High-Sensitivity Cardiac Troponin for Risk Assessment in Chronic CAD

Quick Takes

  • The purpose of this study was to evaluate whether high-sensitivity cardiac troponin I (hs-cTnI) in patients with undergoing angiography for suspected CAD is associated with MI or CV death.
  • Patients with hs-cTnI levels above the 99% URL were four times more likely to experience MI or CV death compared to those with troponin concentrations below 5 ng/L, and improved risk discrimination.
  • Whether the additional information conferred by the measurement of hs-cTnI can impact clinical care remains to be shown.

Study Questions:

In patients undergoing coronary angiography for suspected coronary artery disease (CAD), do high-sensitivity cardiac troponin I (hs-cTnI) levels improve risk stratification for the primary outcome of myocardial infarction (MI) or cardiovascular (CV) death at follow-up?


The MICA (Myocardial Injury in Patients Referred for Coronary Angiography) study is a prospective cohort study which enrolled consecutive patients referred for outpatient coronary angiography due to suspected stable angina symptoms. Hs-cTnI levels were measured using the ARCHITECT STAT High-Sensitivity Troponin-I assay in blood samples collected pre-angiogram. The primary study outcome was a composite of MI or CV death, while secondary outcomes included MI, CV death, non-CV death, all-cause death, and index coronary revascularization.


A total of 4,240 patients were included in the study and followed for a median period of 2.4 years. The median age of participants was 66 years, with 33% being female. About two-thirds of patients had obstructive CAD. Hs-cTnI levels were higher in patients with CAD (3.4 ng/L) compared to those without (1.9 ng/L), and in the majority of CAD patients, these concentrations were above the detection limit. During the follow-up, a total of 255 (6.0%) patients experienced a primary outcome event (MI or CV death), which was more common in patients with CAD (6.4%) than those without (1.7%). Hs-cTnI levels were two-fold higher in patients with CAD who had an event compared to those without (6.7 [3.2-14.2] vs. 3.3 [1.7-6.6] ng/L). Hs-cTnI levels were associated with the primary outcome after adjusting for CV risk factors and CAD severity (adjusted hazard ratio, 2.3; 95% confidence interval, 1.7-3.0, log10 troponin). An hs-cTnI level >10 ng/L identified patients with a 50% increase in the risk of MI or CV death. The addition of hs-cTnI levels improved discrimination for the primary outcome compared to the Duke Prognostic Index alone (area under the curve, 0.70 vs. 0.63; p < 0.001).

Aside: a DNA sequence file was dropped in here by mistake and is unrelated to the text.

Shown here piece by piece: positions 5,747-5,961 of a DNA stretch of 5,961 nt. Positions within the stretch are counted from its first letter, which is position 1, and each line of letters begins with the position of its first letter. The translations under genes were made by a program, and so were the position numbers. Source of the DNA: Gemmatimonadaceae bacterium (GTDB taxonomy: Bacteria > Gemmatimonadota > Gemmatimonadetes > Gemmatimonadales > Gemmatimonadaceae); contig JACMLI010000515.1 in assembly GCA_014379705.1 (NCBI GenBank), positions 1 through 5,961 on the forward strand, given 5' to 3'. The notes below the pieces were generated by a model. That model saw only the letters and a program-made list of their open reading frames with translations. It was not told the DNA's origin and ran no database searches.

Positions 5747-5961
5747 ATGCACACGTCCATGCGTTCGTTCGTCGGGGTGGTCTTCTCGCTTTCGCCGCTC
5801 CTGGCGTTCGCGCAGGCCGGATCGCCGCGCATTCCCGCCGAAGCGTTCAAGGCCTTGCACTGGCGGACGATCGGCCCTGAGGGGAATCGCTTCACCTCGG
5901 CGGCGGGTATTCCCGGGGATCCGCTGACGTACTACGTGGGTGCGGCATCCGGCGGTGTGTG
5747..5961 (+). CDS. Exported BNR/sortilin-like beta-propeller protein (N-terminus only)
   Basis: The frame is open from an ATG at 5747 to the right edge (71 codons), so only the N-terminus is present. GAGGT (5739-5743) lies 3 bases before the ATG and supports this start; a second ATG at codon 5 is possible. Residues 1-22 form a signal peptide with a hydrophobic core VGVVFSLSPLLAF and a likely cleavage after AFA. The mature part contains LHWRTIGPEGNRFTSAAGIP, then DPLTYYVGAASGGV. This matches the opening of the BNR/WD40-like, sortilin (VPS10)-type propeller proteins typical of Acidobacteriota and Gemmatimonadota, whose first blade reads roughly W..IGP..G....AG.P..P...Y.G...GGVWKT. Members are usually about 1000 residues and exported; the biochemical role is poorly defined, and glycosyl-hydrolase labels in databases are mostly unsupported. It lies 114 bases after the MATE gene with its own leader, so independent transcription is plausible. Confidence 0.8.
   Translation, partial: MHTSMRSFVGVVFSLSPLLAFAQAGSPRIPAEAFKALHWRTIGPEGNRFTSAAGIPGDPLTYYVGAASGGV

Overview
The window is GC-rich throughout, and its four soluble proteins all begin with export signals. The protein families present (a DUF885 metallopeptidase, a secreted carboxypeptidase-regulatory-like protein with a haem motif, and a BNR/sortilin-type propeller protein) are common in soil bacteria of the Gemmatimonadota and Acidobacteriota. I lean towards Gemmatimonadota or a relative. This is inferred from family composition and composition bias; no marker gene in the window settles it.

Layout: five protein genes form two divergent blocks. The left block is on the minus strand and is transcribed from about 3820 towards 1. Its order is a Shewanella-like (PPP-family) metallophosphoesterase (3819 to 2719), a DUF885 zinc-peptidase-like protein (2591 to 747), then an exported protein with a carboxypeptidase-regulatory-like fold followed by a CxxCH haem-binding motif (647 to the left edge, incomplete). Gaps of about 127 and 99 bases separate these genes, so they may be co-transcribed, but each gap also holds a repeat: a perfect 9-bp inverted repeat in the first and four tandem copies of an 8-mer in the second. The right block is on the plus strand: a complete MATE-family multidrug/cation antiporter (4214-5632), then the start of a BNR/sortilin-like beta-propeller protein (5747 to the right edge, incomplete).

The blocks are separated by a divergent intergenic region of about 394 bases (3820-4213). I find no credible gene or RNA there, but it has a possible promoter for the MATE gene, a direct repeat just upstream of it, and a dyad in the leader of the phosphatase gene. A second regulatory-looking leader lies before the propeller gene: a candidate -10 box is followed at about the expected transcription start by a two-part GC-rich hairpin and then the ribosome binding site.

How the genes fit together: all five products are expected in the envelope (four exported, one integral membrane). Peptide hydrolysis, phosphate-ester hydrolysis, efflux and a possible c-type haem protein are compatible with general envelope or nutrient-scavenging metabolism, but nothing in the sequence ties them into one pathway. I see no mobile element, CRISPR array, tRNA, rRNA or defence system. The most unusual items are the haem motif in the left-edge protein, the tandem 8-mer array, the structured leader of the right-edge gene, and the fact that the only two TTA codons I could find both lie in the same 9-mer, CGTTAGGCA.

In patients with CAD, hs-cTnI levels are associated with risk of MI or CV death independent of severity of CAD or risk factors.


This study contributes to the extensive body of literature demonstrating the robust correlation between hs-cTnI measurements and CV outcomes across diverse patient populations, specifically when these measurements are taken outside the context of acute coronary syndrome. The risk discrimination power of hs-cTnI levels surpassing the upper reference limit of normal (URL) is compelling, suggesting a possible role in directing treatment strategies for stable patients following diagnosis. Notably, current guidelines are progressively advocating for stringent control of low-density lipoprotein cholesterol (<50 mg/dL) and blood pressure (<120/80 mm Hg), independent of hs-cTnI levels, leaving the potential impact of these biomarker-based strategies somewhat unclear. Hs-cTnI could also serve as a tool for identifying higher-risk patients eligible for clinical trials aimed at evaluating innovative therapeutic approaches. We are keenly anticipating further clarification regarding the strategies that could be guided by hs-cTnI levels to facilitate the effective integration of this biomarker in the management of stable patients.

Clinical Topics: Acute Coronary Syndromes, Cardiac Surgery, Invasive Cardiovascular Angiography and Intervention, Noninvasive Imaging, Prevention, Stable Ischemic Heart Disease, Atherosclerotic Disease (CAD/PAD), ACS and Cardiac Biomarkers, Cardiac Surgery and Arrhythmias, Cardiac Surgery and SIHD, Interventions and ACS, Interventions and Coronary Artery Disease, Interventions and Imaging, Angiography, Nuclear Imaging, Chronic Angina

Keywords: Acute Coronary Syndrome, Angina, Stable, Biomarkers, Coronary Angiography, Coronary Artery Disease, Myocardial Infarction, Myocardial Ischemia, Myocardial Revascularization, Outpatients, Primary Prevention, Risk Factors, Troponin I

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